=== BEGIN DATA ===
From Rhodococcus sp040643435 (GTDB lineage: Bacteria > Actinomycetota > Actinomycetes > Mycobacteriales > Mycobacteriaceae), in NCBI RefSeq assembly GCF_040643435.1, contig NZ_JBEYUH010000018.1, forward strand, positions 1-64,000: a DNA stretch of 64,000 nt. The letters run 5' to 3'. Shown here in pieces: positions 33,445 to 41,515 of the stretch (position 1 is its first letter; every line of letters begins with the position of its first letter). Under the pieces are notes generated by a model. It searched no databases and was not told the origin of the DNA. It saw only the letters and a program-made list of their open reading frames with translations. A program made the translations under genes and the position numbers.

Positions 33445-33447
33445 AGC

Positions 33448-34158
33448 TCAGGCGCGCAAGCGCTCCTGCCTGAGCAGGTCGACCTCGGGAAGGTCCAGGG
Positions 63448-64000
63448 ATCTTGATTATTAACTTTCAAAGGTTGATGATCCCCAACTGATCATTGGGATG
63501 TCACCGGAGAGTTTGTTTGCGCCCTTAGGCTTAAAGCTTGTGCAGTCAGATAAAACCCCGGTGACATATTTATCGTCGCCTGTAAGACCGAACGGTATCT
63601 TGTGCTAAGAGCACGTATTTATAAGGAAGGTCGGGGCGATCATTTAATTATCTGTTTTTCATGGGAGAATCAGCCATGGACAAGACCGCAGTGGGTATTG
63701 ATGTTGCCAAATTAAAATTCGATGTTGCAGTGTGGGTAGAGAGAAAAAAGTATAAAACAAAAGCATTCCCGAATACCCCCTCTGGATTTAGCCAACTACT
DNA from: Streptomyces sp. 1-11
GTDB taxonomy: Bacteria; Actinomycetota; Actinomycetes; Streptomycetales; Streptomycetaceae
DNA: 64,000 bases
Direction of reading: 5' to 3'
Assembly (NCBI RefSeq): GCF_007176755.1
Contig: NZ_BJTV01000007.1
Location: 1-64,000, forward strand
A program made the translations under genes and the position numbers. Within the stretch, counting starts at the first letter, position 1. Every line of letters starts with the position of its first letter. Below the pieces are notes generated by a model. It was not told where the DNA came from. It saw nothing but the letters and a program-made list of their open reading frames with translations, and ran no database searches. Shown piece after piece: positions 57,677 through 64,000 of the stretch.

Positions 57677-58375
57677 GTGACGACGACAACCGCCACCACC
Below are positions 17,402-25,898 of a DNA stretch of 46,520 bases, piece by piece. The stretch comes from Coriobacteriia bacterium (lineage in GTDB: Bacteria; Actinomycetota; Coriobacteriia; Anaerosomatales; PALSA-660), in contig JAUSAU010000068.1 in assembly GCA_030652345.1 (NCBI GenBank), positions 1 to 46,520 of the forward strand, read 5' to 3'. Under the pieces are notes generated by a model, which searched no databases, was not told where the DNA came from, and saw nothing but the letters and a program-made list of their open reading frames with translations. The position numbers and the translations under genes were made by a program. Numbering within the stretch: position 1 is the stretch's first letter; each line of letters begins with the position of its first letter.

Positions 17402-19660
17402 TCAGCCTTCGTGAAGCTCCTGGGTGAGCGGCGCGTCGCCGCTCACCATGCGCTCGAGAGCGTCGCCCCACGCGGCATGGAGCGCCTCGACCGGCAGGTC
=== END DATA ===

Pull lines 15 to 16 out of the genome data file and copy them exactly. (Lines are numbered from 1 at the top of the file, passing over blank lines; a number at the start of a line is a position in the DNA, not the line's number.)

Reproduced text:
Assembly (NCBI RefSeq): GCF_007176755.1
Contig: NZ_BJTV01000007.1